I invite you to say so to yourself, every day ❤️

And here’s some music (a sound bath, anyway ; ) for self loving self talk.

Love,
Alia

PS Create Your Glorious Self is coming together beautifully! I’ll be doing some cool events leading up to it, so please stay tuned! (Registration opens at noon EDT on August 7, 2022. There are only 15 seats…)

How to dip your pinkie toe…

BOLD

We’re all spinning a lot of plates right now. It takes all our energy just to keep our lives, our loved ones’ lives, together. Like the Red Queen, we have to run as fast as we can just to stay in the same place. Pandemics of virus, violence, injustice, poverty, natural disaster. Many of us (most?) are on our last nerve. Stuck maintaining our status quo. The stakes may feel too high to mess with what’s working. The idea of taking a risk feels a little… risky.

This is why we have dance. Dance classes (ideally), create a safe social space for playful exploration. Zoom classes may not be as social, but they do increase the safety factor. We are in our own homes. We can shut the door. We can turn off our camera. We can even turn off the lights.

And we can play.
With the group–or privately, where no one else can see us.

BOLD is alll about play.

It is a space to play dress-up–with our identities.

Combining cutting-edge behavioral design with innovative movement cues, BOLD provides a weekly interlude with a sparkly-new chest of dress-up opportunities.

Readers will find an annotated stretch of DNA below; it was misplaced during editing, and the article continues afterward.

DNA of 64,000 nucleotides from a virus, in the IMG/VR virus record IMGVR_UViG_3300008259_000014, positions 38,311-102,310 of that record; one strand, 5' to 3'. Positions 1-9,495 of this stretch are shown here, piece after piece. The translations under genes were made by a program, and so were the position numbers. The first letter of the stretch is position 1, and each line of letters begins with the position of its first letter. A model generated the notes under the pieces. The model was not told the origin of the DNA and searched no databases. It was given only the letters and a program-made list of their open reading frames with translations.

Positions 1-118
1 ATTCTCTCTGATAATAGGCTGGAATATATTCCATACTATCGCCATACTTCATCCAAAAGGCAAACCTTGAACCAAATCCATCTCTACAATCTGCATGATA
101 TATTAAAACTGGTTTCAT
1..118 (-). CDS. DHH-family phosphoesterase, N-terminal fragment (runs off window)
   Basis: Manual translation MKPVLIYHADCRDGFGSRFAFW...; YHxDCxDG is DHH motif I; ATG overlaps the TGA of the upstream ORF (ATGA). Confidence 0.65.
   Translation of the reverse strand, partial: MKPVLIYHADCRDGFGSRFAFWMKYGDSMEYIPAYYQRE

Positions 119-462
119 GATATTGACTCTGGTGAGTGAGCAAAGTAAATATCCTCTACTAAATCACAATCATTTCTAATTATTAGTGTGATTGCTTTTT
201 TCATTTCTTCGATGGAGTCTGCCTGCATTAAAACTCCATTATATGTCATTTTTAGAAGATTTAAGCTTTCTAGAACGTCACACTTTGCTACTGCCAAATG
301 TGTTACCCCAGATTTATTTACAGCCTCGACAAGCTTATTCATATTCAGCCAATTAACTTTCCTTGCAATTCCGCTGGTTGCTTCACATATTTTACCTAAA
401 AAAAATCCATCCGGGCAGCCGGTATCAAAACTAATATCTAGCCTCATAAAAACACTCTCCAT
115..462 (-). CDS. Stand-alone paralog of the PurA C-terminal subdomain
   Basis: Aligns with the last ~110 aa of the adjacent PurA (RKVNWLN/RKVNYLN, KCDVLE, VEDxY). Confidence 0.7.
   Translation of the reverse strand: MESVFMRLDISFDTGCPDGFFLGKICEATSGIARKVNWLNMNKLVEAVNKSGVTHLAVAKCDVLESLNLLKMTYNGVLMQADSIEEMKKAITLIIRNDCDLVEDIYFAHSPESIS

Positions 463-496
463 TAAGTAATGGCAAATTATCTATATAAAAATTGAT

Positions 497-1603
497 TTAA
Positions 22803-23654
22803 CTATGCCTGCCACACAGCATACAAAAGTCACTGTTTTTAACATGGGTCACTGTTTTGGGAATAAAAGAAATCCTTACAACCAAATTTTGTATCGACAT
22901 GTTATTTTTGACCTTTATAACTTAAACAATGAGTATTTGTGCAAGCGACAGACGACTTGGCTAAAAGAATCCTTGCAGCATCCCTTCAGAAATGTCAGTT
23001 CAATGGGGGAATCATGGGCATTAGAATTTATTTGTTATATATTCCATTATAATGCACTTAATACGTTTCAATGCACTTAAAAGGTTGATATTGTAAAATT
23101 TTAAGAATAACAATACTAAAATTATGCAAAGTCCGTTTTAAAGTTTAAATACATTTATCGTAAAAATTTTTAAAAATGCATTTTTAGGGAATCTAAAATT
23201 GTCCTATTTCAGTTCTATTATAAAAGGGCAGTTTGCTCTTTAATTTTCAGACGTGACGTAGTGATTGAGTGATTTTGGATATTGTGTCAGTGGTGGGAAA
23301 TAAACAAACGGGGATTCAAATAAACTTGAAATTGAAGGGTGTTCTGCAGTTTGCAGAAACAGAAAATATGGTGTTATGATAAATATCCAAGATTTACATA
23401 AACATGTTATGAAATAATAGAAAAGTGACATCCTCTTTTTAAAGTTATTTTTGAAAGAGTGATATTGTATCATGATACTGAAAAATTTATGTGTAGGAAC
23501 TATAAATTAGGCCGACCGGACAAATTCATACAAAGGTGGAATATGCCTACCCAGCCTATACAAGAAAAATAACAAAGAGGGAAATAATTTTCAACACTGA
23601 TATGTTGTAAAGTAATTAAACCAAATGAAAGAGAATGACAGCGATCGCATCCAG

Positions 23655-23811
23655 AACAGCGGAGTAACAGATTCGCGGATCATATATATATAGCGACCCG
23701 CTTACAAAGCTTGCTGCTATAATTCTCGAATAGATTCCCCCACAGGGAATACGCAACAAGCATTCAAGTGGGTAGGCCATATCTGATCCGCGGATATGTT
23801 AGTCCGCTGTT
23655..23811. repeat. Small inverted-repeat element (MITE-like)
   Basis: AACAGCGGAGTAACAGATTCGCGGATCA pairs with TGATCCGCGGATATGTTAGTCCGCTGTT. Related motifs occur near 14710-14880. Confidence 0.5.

Maybe we can’t throw ourselves into a new life. But maybe one tiny little part of us–maybe just the tip of our pinkie toe–might like to dip into something a little more… Exciting. Fun. Even… BOLD.

In our own home, in the privacy of our own space, we can let our hair down. Try on a new style. For our soul. We can enjoy feeling luxurious, strong, fluid, sensuous… happy.

When we act As If, we feel it.

Behavior creates emotion.

It’s easy to try this at home. Smile at yourself in the mirror. As if you were someone you love ; ).

Give a flirty little wink. Interact with yourself with enjoyment. Keep it up for a minute or so. Then see how you feel. Map that feeling in your body so you can come back to it whenever you want. Come back often!

Dip your pinkie toe…

BOLD is the appetizer buffet for Create Your Glorious Self (CYGS). In CYGS, we get to design our Glorious self and bring it into being–for dance, work, or any other Venue in which we may wish to behave differently.